Enough has been reported about the achievement that catapulted India into an illustrious league of spacefaring nations, but as Isro Chairman S Somanath and M Sankaran, director, UR Rao Satellite Centre, the lead centre for Chandrayaan-3 reiterate, the mission was forged over four years of relentless toil and unwavering commitment by a brigade of Isro scientists and engineers.
TOI ventured into the heart of this celestial odyssey, sitting down with the unsung heroes — a select few from the indomitable 34-member core team including Project Director P Veeramuthuvel and Associate Project Director K Kalpana — who marshalled 500 brilliant minds to take India to Moon.
Their tireless efforts, sleepless nights, and unwavering belief are all part of the tapestry that is Chandrayaan-3.
“It was simple. Failure was not an option,” Veeramuthuvel says. But success didn’t come easily. “…The lander (Vikram) was meticulously crafted to adapt to any descent path it encountered. No room for compromise was left.”
The team developed multiple mission plans and meticulously designed tests that rectified the shortcomings identified in Chandrayaan-2. “All teams, sensor, navigation, guidance and control (NGC) system, propulsion system, and components, worked in unison. They breathed Chandrayaan-3 for four years,” Kalpana says.
Test site at Sriharikota Chandrayaan-3
Predicting & Overcoming Failure
The confidence on Landing Day wasn’t a result of just commitment and toil. It stemmed from hundreds of lab-level testing and three main test types — Integrated Cold Test (ICT), Integrated Hot Test (IHT) and Drop Tests, each of which included a variety of tests — which predicted every possible failure and ensured every small system overcame it.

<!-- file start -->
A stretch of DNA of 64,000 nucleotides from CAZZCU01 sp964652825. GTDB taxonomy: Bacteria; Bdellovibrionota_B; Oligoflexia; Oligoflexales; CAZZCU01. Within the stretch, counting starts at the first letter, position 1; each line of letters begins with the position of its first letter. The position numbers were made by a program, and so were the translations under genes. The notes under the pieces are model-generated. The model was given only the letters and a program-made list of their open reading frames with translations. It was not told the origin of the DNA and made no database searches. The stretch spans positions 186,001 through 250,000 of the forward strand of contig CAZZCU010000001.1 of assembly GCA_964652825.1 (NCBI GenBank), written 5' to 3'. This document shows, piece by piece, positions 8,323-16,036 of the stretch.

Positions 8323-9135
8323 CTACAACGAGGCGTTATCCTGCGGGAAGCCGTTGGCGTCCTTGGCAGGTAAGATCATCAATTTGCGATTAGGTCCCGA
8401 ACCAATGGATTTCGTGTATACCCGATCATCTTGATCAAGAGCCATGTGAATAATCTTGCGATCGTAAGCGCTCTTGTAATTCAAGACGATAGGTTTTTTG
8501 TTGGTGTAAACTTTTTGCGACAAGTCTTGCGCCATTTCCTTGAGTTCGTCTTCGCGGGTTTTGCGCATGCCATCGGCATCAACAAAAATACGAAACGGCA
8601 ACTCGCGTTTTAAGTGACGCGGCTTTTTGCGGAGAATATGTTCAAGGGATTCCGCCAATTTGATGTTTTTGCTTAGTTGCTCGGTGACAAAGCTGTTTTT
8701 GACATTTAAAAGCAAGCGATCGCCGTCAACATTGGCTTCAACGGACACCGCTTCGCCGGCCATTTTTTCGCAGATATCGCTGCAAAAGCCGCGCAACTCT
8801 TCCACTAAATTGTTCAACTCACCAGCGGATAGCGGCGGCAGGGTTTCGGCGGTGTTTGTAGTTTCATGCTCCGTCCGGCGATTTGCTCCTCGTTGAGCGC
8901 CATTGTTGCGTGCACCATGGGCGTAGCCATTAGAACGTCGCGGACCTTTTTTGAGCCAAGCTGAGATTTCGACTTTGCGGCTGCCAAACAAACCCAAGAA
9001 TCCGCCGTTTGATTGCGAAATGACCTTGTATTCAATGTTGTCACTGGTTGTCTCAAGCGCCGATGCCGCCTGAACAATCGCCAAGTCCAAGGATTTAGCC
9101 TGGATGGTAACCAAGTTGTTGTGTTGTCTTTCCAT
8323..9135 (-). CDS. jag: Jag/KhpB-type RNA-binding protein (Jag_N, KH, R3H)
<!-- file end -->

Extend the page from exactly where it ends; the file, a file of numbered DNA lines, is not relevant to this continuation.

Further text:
Together, there were more than 80 ICT, IHT and Drop tests. ICT was marked by 25 hours of flight time and 23 rigorous sorties on an IAF helicopter. A wide range of sensor combinations and varied test configurations were tested. Issues that arose were diligently addressed, ensuring reliability.
“In Chandrayaan-2, we used an aeroplane so we couldn’t hover or bring it to low altitudes like 10 metres. It performed flights on a flat bed at a 6km altitude, leading to limited evaluation of system-level sensors. In Chandrayaan-3, the helicopter allowed us to test sensors at different levels of the power descent phase for five months. We even did tests while it hovered at 800m and 150m, just as Vikram did while landing on Moon,” Veeramuthuvel said.
Integrated cold test
Then came IHT in Sriharikota. It included dry runs, static tests, closed-loop evaluations, and truncated de-boost tests with an emphasis on achieving near-equal lunar conditions. While ICT focused primarily on sensors and navigation, IHT featured engine firing in 25 tests.
All this wasn’t enough to ensure Vikram doesn’t topple. This brought the team to Lander leg drop tests, where it gained invaluable insights into crucial aspects of power descent and landing. It juggled these tests simultaneously while creating intricate models, akin to birthing many satellites at once. Lunar craters and boulders created in Chitradurga served as a testbed for helicopter experiments.
“We meticulously assessed integrated sensors and navigation performance, ensuring every system was in sync. Lander leg tests were conducted on lunar soil simulant testbed, rigorously examining a range of conditions, from steep slopes to flat surfaces, hard and soft terrain, and various combinations of horizontal and vertical velocity,” Veeramuthuvel said.
The team built seven models of Vikram, three of which were scaled-down models. “The challenge of simulating this lunar world in our tests was a monumental task,” he added.